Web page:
In other words, educators will need to do more than confirm that students solved a problem when they assess student learning. Educators also will need to ask students to explain how and why they solved a problem in a particular way. For example, faculty can ask learners to detail how they have used AI tools to create their deliverables—from case studies and analyses to full-length dissertations. Learners also could share whether they found the technology useful and how they adjusted to make AI work for them.
Critical thinking. Using AI as a complementary tool may improve students’ learning process while challenging their critical thinking abilities. Encouraging human-machine collaboration reinforces a student’s ability to adapt the technology to any environment or job role.
Adaptability. There is an urgent need to prepare the future users, designers, and shapers of these technologies to keep up with the pace of change. An essential part of teaching students to use AI is to introduce them to new platforms and functionalities as these innovations arise.
Better yet, faculty also can use AI to streamline their own workloads. They can turn to ChatGPT to handle the repetitive tasks. They can use the platform for help writing syllabi, for example, while they concentrate on the most valuable aspects of teaching and learning: adopting innovative pedagogy, nurturing creative thinking and problem-solving abilities, and ensuring that students develop essential future skills.
AI Is Here to Stay
It is inevitable that faculty increasingly will be working hand-in-hand with AI models to support their teaching. For that reason, higher education institutions must support faculty as they face this new challenge and do as much as possible to make that collaboration a success.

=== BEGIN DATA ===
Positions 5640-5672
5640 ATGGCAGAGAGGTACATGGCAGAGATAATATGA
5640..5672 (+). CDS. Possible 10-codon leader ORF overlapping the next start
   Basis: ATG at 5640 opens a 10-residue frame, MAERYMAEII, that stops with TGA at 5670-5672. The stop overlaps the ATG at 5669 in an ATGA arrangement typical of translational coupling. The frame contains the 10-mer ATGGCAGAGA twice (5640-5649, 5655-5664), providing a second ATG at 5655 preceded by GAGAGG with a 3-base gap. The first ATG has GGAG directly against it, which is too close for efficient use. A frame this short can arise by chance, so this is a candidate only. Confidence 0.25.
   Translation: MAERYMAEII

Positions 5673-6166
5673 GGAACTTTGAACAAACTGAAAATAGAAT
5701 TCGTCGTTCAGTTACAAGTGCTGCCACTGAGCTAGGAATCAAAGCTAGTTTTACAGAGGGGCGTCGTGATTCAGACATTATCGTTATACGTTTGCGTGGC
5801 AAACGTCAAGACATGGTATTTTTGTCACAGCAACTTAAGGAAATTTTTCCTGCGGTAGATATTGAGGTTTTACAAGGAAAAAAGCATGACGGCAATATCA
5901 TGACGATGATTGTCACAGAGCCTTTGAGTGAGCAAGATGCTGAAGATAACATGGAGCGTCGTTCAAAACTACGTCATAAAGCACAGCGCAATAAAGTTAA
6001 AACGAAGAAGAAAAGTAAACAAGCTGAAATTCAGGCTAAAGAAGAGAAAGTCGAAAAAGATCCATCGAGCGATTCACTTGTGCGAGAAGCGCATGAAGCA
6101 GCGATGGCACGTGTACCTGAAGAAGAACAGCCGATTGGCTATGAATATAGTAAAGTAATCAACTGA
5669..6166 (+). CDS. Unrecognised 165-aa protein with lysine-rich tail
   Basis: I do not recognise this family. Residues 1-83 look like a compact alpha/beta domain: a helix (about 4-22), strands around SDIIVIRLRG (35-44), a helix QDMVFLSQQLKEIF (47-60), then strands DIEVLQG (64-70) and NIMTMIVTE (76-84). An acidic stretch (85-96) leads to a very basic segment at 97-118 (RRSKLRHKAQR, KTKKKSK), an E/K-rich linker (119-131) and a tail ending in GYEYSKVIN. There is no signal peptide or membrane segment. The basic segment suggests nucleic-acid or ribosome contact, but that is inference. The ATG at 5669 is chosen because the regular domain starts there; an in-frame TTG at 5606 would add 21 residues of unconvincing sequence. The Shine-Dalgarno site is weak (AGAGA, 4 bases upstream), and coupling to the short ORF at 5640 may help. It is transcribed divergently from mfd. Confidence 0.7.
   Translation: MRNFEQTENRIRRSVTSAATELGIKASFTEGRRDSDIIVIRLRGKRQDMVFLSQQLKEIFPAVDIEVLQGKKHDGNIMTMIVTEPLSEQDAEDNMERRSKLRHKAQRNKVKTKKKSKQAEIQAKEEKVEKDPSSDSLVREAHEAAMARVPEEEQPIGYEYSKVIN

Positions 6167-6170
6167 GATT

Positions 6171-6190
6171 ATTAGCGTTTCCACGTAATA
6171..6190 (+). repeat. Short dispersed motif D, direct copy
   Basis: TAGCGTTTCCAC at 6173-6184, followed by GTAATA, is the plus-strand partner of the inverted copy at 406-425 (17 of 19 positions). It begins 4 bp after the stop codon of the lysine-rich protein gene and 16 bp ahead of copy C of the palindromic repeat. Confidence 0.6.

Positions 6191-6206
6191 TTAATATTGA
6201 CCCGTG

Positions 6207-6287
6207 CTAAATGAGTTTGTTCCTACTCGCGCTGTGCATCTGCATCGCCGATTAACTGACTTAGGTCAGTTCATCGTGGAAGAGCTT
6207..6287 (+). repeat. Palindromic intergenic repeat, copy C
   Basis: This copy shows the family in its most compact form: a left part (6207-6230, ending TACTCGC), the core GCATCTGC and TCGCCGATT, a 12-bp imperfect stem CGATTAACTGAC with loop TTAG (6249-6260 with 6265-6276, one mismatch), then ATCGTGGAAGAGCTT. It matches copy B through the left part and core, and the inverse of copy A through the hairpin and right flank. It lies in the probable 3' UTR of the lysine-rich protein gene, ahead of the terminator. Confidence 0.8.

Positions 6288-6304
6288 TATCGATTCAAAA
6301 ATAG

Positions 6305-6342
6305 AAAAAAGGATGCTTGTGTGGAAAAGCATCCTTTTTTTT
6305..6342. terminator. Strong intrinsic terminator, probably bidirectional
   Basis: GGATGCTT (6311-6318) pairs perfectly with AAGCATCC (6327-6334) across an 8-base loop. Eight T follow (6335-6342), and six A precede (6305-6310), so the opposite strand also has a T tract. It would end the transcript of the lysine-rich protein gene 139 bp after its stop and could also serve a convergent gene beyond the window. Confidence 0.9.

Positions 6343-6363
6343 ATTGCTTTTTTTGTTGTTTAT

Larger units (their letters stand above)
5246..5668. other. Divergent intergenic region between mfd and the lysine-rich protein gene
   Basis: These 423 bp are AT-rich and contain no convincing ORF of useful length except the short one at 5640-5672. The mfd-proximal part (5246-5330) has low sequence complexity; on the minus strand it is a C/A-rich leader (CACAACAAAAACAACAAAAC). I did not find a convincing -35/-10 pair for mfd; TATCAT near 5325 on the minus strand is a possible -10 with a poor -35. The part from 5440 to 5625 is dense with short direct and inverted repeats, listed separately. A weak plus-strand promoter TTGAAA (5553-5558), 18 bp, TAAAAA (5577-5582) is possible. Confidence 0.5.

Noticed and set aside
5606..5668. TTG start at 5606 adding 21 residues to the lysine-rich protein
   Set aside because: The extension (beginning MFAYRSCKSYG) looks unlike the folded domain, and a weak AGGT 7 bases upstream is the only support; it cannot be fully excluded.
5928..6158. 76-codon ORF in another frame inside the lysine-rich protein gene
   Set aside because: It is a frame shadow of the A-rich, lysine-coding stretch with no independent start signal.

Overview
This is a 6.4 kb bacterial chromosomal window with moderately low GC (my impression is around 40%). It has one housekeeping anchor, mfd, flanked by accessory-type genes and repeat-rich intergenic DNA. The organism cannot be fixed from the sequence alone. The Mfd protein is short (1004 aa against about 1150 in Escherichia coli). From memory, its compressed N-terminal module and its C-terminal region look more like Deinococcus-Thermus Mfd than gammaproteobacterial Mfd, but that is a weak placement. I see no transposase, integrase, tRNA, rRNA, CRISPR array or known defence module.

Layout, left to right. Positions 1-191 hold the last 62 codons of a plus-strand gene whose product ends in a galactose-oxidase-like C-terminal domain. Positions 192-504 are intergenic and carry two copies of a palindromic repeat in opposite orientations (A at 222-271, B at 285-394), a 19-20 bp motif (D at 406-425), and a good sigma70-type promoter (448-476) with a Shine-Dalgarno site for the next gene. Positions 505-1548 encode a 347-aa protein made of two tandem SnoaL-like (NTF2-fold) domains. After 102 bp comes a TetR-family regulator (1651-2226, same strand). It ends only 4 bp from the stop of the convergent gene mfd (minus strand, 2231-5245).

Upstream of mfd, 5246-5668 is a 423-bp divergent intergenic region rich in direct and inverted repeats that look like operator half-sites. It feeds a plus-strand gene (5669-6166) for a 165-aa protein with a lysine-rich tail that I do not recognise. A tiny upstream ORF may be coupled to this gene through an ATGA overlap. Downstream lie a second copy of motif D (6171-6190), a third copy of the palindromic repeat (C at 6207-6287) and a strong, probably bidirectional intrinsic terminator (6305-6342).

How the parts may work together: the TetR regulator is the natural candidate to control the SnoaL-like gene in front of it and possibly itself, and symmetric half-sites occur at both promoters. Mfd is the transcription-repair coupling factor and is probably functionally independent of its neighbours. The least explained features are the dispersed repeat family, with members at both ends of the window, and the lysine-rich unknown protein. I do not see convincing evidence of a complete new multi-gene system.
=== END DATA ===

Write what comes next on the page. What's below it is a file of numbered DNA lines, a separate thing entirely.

In essence, university faculty are, in a sense, gardeners who are nurturing two different seeds in fertile ground. On the one hand, they are developing AI-ready students; on the other, they are shaping the future use of AI technologies. Faculty might not be able to stop the AI trend from growing, but in this role, they can direct its growth by preparing students to use it as effectively and ethically as possible.
In the coming years, it will be interesting and enriching to observe how faculty teach AI models, as well as how students decide to use AI models to solve problems in the classroom. The technology might also help us address one of the more challenging aspects of teaching: how to engage students in their learning process.
Students will need to master the competencies we outline above if they are going to be able to work effectively with AI. In fact, we believe that as faculty and students experiment more with AI models, they will come to view the technology not as a threat, but as a teammate in their work.
The more schools enable faculty and students to strengthen their technological skills, the more they will support successful AI-human interactions. And the more they support these interactions, the faster we all will accelerate a shift in our mindset, from merely assessing AI’s capabilities and implications to improving and refining the way we use it.